In addition, besides the reduced TNF-α expression and activation of inflammatory signaling pathway, S1P may also play an important role in therapeutic effects of HDL in RA. ApoM-bound S1P is a key component of HDL and is responsible for several HDL-associated protective functions (22). Many studies had shown that sphingosine-1-phosphate could attenuate organ injury and decrease the ability of the proinflammatory cytokine TNF-α to activate NF-κB (23, 24). In our study, we also found that HDL could inhibit the inflammation including decreased inflammatory factors level and reduced inflammatory cell infiltration, which may partly associated with its key component of S1P. And this hypothesis will be tested in our future experiments.
In conclusion, we analyzed the effect of HDL on CIA in mice. We observed that HDL was associated with reduced inflammatory RA conditions in vivo, including decreased expression of inflammatory factors and reduced activity of inflammatory signaling pathways. Thus, HDL has the potential therapeutic effects in RA.
All experiments were approved by the Animal Use Committee of the affiliated hospital of Qingdao University.
YW and BL conceived and designed the experiments. YW, SL, GZ, SW, YY, and QD performed the experiments. SL and YW analyzed the data and wrote the paper. YW and BL contributed reagents/materials/analysis tools.
Conflict of Interest Statement
The authors declare that the research was conducted in the absence of any commercial or financial relationships that could be construed as a potential conflict of interest.
This work was supported by these funds: Shandong provincial key research and development plan (2016GSF201040), Qingdao people’s Livelihood Science and technology program (17-3-3-25-nsh), Shandong medical and health science and technology development plan (2016WS0264), The National Natural Science Foundation of China Grants (No. 81671600), and The Natural Science Foundation of Shandong Grants (No. ZR2016HM13).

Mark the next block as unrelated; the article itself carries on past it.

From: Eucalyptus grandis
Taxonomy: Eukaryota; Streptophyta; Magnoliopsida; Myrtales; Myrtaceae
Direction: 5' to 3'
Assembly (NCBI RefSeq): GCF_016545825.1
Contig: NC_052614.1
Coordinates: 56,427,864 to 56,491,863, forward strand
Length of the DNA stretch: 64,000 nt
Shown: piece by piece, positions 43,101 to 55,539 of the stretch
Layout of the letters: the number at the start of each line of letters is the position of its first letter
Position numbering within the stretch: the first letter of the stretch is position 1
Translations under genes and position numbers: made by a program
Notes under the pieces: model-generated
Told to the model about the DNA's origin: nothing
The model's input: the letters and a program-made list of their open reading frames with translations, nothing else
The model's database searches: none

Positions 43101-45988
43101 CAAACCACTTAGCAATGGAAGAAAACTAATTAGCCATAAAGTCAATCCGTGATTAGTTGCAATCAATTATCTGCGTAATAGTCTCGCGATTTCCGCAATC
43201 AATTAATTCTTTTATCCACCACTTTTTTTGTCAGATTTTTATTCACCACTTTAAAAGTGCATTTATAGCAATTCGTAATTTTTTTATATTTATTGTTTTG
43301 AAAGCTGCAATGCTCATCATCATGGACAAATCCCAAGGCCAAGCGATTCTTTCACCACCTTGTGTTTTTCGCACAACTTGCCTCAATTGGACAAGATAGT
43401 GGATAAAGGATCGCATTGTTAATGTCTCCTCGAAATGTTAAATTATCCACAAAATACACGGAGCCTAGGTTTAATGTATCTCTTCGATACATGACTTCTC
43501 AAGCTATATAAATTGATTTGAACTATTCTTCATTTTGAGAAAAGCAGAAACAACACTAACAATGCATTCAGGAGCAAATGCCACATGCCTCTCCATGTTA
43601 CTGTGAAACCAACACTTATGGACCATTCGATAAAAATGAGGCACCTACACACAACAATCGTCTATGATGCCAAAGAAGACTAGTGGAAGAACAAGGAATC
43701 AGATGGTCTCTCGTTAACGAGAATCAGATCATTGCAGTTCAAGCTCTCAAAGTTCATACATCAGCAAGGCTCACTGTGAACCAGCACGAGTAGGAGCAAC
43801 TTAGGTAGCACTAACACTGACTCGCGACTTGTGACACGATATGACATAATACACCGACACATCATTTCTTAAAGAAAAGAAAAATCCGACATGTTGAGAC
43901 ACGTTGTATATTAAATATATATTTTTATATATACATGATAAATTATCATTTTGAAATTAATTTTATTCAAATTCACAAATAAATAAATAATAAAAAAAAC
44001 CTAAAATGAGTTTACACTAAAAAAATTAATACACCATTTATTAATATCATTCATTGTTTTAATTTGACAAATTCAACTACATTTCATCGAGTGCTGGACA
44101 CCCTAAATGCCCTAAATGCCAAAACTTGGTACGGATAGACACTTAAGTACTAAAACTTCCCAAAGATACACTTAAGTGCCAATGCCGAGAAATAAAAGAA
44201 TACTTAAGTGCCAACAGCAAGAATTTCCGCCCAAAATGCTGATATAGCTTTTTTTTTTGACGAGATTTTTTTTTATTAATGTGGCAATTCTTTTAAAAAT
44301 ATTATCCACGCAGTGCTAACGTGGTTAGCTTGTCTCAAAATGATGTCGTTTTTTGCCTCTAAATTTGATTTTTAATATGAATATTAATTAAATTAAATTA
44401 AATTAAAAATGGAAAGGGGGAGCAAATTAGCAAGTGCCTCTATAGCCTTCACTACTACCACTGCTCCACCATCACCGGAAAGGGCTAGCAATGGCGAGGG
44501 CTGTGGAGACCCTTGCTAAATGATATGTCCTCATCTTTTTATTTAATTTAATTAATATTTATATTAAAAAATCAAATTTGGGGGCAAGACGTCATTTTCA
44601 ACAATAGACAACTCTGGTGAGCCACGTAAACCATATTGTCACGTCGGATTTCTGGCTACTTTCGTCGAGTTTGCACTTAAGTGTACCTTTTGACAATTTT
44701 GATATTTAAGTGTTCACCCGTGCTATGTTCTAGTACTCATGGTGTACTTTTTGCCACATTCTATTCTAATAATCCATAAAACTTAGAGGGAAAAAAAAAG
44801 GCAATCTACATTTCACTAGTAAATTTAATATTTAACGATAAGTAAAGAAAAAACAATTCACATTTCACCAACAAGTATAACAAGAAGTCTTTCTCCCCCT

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Keywords: high-density lipoprotein, rheumatoid arthritis, inflammation, inflammatory cytokines, collagen
Citation: Wang Y, Lu S, Zhang G, Wu S, Yan Y, Dong Q and Liu B (2018) Anti-Inflammatory Effects of HDL in Mice With Rheumatoid Arthritis Induced by Collagen. Front. Immunol. 9:1013. doi: 10.3389/fimmu.2018.01013
Received: 05 March 2018; Accepted: 23 April 2018;
Published: 11 May 2018
Edited by:Philippe Saas, INSERM UMR1098 Interactions Hôte-Greffon-Tumeur & Ingénierie Cellulaire et Génique, France
Reviewed by:George Bertsias, University of Crete, Greece
Alan Remaley, National Heart, Lung, and Blood Institute (NHLBI), United States
Copyright: © 2018 Wang, Lu, Zhang, Wu, Yan, Dong and Liu. This is an open-access article distributed under the terms of the Creative Commons Attribution License (CC BY). The use, distribution or reproduction in other forums is permitted, provided the original author(s) and the copyright owner are credited and that the original publication in this journal is cited, in accordance with accepted academic practice. No use, distribution or reproduction is permitted which does not comply with these terms.
†These authors have contributed equally to this work.